Canadian Trade Problems Don’t Stop with NAFTA

Trade challenges from U.S. firms will continue to cause turbulence for Canada even if talks to modernize NAFTA are successful, a senior Canadian government official said on Tuesday.

Canada sends 75 percent of its goods exports to the United States and is vulnerable to what Ottawa complains is increasing U.S. protectionism since President Donald Trump took power in January 2017.

Talks to update the North American Free Trade Agreement are moving slowly as Canada and Mexico seek to address a series of radical U.S. demands for change. The negotiations were supposed to wrap up by end-March look set to overrun by months.


usdcad Canadian dollar graph, February 13, 2018

“Even if a new NAFTA were to be signed tomorrow I think we would still face a lot of turbulence in our relationship with the United States on trade,” said Timothy Sargent, the top bureaucrat in Canada’s Trade Ministry.

Sargent, speaking to an Ottawa conference organized by the Canadian Global Affairs Institute, noted recent U.S. moves to impose duties on Canadian softwood lumber, commercial airliners and some paper products. All were prompted by complaints from American firms.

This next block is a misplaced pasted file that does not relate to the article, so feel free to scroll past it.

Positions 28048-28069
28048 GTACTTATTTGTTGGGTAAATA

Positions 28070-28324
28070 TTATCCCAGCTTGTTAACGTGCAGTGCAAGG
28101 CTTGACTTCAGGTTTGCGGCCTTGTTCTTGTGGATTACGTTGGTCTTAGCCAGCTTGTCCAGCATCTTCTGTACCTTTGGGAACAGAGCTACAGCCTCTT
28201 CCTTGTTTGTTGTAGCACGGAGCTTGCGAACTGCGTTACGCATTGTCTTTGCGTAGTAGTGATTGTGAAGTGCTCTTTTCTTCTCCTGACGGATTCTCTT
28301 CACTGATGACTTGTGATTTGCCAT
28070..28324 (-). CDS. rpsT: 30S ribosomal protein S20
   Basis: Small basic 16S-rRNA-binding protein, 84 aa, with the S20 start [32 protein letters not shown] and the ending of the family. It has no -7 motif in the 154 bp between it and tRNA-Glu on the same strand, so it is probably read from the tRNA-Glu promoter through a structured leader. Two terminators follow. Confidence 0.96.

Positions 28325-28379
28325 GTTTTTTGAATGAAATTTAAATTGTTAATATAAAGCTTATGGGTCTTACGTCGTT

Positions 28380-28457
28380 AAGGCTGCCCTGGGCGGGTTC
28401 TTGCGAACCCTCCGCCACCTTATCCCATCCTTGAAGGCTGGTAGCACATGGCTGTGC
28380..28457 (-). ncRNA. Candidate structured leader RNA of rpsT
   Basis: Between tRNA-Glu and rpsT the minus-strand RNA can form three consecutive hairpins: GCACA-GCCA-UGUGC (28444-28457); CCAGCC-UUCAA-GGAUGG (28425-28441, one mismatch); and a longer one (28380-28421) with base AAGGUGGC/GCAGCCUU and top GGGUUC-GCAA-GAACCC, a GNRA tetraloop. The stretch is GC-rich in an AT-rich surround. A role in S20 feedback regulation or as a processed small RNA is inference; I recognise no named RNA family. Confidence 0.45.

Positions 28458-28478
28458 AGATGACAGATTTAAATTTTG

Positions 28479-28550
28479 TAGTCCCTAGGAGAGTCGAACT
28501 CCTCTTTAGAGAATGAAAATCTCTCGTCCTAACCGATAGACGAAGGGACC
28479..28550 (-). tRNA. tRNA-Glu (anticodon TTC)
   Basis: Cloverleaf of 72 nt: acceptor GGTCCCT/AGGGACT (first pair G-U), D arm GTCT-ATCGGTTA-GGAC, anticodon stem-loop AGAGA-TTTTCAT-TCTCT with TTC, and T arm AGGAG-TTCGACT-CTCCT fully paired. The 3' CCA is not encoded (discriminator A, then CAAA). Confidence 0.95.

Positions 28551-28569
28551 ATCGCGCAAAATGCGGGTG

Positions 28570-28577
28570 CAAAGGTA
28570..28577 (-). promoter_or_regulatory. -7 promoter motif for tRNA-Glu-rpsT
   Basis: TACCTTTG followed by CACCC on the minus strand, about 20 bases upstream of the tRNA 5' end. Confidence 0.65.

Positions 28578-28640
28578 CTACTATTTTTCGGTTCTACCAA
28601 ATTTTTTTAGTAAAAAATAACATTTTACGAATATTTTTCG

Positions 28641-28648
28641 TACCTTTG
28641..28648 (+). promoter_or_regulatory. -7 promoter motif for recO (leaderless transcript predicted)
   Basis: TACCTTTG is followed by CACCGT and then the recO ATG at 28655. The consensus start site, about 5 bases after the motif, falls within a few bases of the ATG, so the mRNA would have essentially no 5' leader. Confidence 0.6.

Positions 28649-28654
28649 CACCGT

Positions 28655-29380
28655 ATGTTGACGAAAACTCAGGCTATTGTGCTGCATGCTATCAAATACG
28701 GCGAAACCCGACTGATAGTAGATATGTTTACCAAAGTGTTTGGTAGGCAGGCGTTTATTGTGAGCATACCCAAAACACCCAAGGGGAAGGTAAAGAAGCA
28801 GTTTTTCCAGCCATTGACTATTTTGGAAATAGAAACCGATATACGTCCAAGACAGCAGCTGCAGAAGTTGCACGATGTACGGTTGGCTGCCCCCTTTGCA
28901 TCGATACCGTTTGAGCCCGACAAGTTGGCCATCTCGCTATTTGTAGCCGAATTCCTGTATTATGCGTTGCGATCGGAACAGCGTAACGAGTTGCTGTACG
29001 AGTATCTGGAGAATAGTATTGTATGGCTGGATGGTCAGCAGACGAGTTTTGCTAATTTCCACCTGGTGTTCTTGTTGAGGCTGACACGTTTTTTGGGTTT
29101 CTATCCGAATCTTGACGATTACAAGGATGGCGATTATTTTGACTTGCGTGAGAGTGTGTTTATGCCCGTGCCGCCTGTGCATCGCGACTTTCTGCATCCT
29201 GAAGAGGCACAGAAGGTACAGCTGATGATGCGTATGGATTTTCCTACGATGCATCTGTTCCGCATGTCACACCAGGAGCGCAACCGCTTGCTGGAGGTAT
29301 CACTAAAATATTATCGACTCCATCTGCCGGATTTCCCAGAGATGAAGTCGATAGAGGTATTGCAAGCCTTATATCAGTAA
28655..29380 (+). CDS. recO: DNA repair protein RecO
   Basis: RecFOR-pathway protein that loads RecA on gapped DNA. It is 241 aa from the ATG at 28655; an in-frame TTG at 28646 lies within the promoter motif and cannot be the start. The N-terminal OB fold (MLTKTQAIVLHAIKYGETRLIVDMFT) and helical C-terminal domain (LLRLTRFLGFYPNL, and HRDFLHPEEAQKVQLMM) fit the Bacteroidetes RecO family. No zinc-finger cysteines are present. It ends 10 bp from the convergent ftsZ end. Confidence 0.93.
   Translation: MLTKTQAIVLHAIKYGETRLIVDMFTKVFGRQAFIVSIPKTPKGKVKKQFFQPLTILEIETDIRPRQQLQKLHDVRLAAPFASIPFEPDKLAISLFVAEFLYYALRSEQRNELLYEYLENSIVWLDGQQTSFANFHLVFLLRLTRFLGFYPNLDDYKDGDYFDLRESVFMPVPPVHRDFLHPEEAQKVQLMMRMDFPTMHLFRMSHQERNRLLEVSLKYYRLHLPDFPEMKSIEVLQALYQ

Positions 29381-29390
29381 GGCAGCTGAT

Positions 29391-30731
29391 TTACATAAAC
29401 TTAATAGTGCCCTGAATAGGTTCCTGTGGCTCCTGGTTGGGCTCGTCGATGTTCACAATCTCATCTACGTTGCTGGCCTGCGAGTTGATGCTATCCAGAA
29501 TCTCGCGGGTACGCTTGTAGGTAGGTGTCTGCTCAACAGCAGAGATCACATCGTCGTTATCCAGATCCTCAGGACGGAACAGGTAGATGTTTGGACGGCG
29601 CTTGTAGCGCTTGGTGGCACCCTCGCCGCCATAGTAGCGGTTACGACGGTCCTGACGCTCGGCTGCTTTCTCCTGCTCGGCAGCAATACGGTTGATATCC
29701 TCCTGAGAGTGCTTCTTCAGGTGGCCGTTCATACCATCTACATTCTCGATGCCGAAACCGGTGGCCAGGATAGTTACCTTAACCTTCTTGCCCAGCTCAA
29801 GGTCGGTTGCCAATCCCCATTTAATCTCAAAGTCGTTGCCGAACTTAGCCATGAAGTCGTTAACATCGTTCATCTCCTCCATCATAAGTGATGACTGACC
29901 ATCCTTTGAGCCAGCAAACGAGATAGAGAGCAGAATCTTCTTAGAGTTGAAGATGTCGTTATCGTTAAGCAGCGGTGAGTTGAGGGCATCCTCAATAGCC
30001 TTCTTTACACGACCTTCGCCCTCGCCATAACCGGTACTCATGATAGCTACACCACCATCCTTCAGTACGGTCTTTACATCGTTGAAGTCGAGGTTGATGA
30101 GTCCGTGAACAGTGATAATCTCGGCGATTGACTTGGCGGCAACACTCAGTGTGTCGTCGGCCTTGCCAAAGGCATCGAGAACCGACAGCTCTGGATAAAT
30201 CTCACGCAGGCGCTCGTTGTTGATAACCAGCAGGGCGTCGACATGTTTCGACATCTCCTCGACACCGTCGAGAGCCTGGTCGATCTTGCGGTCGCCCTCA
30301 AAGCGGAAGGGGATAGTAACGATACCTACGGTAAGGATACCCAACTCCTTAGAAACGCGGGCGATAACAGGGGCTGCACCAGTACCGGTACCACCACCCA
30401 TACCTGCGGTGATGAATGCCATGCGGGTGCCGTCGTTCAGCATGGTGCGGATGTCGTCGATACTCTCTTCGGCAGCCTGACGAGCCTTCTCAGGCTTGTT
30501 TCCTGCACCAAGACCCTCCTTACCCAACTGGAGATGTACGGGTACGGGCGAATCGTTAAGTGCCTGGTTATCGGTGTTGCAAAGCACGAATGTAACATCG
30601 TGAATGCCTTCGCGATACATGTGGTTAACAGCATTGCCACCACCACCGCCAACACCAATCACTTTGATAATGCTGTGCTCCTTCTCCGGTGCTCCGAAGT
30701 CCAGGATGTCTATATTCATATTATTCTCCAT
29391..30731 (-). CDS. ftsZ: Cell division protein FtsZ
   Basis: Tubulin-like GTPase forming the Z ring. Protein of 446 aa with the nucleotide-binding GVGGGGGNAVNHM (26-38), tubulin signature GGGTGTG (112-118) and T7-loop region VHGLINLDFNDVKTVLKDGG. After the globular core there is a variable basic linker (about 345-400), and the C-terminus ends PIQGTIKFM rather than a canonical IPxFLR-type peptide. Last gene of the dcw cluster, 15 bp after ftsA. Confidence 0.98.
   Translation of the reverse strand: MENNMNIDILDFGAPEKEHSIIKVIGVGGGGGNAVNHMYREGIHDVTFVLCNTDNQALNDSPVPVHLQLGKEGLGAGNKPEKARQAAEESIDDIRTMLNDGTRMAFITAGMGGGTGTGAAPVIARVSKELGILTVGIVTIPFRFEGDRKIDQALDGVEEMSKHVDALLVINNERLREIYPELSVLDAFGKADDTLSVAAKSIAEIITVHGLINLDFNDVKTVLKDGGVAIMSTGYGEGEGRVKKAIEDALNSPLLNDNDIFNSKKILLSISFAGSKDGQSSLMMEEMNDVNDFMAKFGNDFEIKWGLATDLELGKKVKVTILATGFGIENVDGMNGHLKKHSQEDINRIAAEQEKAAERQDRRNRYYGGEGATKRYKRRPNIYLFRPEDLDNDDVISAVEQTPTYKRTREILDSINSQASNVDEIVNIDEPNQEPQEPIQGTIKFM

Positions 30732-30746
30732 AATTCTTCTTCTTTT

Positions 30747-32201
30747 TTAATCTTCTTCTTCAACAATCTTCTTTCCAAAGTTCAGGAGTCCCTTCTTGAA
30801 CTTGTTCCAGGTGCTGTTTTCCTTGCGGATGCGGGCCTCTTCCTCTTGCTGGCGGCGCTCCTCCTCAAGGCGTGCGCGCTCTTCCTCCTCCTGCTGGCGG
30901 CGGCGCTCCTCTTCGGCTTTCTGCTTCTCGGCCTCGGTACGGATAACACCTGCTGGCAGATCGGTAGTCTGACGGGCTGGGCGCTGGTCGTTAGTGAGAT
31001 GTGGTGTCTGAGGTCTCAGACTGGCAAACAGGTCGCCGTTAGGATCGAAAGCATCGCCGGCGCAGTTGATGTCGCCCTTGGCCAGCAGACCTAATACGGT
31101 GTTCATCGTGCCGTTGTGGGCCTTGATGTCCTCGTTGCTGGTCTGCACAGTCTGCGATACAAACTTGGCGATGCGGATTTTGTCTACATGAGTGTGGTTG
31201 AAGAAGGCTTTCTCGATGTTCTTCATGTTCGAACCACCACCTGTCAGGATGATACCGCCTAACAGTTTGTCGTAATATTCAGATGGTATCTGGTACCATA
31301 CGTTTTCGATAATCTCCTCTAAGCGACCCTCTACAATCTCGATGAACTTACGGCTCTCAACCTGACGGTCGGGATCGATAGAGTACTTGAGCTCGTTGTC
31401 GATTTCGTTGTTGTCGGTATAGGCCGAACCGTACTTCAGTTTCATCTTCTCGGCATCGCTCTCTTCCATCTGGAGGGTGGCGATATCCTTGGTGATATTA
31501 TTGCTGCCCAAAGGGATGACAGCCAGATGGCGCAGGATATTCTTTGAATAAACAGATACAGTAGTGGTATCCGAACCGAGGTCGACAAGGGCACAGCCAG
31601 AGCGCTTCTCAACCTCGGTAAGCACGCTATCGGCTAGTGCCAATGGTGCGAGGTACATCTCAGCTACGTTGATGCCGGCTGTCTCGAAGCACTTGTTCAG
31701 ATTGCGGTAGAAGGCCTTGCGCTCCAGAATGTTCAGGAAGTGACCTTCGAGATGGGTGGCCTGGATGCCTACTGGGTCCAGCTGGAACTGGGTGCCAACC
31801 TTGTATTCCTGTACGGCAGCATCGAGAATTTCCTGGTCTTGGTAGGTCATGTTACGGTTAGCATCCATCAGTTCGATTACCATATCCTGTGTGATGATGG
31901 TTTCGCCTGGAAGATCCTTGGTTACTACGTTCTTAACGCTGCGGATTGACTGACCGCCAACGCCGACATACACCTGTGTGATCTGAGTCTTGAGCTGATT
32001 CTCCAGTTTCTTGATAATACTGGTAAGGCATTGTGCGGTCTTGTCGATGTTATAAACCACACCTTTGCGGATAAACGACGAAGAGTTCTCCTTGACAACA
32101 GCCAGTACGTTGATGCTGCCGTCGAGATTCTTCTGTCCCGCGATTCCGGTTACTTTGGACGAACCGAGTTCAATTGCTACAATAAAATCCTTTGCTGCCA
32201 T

Sargent also cited Trump’s recent move to place duties on imports of solar panels.

via Reuters

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Alfonso Esparza

Alfonso Esparza

Senior Currency Analyst at Market Pulse
Alfonso Esparza specializes in macro forex strategies for North American and major currency pairs. Upon joining OANDA in 2007, Alfonso Esparza established the MarketPulseFX blog and he has since written extensively about central banks and global economic and political trends. Alfonso has also worked as a professional currency trader focused on North America and emerging markets. He has been published by The MarketWatch, Reuters, the Wall Street Journal and The Globe and Mail, and he also appears regularly as a guest commentator on networks including Bloomberg and BNN. He holds a finance degree from the Monterrey Institute of Technology and Higher Education (ITESM) and an MBA with a specialization on financial engineering and marketing from the University of Toronto.
Alfonso Esparza